This month (December 2017), I have started my 12th year providing Spiritual Ceremony at 8 State prisons for the Native American inmates. Working with 200+ inmates each month has, over the years, given me an education that no school could offer. I’ve been honored to help and humbled at the same time. I have also experienced sadness as well as seeing some of the kids that we have tried to help in the past now as adult inmates. I have beat myself up with what more could I have done. I know better than that but none the less it has re-enforced within me to continue to strive to do better.
I think about the K2K vision; I can’t turn back time but I can sure try harder to shape the future of our youth. In the past, I remember often saying “It is our youth that you will one day need to depend upon to take care of you”. That’s why you need to be concerned, that’s why I continue to help. I am also happy to say that my half-side Judy is now also going into a correctional facility each week to provide spiritual services for some of the Native American women. I am proud of her efforts. It is not an easy thing to do. Eagles Nest Center’s mission statement involves working with youth, cultural education and restorative justice. I have talked about a lot of things we have been doing, restorative justice is not on the list I’m sad to say.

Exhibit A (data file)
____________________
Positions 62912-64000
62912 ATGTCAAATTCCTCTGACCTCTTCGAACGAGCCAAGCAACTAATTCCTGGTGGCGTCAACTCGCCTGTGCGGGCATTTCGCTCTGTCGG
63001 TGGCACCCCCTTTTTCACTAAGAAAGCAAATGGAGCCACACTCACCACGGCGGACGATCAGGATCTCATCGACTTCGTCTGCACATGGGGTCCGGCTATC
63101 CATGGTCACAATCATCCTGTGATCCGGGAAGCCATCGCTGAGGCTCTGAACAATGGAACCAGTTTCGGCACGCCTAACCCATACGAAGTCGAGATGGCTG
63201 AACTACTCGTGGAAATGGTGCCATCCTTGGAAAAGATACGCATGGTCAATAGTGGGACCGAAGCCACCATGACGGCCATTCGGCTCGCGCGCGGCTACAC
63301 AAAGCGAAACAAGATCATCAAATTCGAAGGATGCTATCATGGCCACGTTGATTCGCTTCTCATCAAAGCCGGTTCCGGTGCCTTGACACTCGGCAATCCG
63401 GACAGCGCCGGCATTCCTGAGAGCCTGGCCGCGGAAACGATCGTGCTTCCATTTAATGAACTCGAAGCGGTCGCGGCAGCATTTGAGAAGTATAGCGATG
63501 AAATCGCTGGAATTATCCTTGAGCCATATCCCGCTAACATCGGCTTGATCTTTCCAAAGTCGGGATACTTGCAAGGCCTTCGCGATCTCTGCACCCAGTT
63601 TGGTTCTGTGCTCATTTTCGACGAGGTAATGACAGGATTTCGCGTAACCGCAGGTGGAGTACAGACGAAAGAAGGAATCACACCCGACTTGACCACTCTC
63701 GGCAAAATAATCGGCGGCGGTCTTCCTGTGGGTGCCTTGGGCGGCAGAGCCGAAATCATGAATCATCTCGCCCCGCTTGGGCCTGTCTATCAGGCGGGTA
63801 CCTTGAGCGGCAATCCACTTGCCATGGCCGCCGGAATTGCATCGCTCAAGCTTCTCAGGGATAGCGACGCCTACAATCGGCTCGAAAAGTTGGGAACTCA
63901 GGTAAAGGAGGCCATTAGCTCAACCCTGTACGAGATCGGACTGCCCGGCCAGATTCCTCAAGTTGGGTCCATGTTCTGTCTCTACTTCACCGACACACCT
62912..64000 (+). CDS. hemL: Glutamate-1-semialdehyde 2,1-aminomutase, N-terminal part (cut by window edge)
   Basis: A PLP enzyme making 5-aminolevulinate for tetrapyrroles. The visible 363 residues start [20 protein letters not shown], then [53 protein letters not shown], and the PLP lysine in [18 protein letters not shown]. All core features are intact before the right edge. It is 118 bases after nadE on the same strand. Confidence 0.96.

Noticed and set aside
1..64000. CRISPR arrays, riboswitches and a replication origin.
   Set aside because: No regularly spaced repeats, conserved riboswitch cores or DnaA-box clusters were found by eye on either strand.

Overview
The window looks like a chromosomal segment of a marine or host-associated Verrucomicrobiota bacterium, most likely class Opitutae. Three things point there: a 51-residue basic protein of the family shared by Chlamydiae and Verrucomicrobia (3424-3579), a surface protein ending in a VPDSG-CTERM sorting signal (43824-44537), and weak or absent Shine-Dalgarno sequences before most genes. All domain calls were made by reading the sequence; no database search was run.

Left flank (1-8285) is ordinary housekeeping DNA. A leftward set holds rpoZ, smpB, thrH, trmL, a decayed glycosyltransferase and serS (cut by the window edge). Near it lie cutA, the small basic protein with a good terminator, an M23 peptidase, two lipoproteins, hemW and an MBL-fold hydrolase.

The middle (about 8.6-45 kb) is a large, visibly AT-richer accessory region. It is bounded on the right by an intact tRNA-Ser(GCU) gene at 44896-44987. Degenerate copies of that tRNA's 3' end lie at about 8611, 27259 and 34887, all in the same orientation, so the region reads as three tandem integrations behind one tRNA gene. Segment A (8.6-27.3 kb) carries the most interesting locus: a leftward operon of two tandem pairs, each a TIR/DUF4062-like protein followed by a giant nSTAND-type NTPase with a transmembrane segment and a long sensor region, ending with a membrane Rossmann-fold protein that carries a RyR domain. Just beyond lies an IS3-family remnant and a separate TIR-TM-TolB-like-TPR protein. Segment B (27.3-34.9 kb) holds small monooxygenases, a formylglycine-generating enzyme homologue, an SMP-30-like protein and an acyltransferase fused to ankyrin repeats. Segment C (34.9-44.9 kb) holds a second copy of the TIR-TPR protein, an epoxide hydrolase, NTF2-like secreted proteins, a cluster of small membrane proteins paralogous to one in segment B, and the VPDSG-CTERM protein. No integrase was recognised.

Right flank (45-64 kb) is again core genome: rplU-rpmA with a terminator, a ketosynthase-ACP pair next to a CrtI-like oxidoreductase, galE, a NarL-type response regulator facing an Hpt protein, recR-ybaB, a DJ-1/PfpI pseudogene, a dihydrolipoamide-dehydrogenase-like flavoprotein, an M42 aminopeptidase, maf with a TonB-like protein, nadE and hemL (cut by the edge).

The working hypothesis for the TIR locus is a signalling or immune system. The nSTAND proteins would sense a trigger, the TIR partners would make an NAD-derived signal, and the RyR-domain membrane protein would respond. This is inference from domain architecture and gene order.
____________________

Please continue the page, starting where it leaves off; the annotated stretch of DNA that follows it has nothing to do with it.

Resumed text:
There has been a huge adaptation of restorative justice principles which I guess is a good thing but learning what I have over the years and being taught by the best Keepers of this knowledge I can only say what is being done is not truly in balance and restorative justice is about putting things back in balance.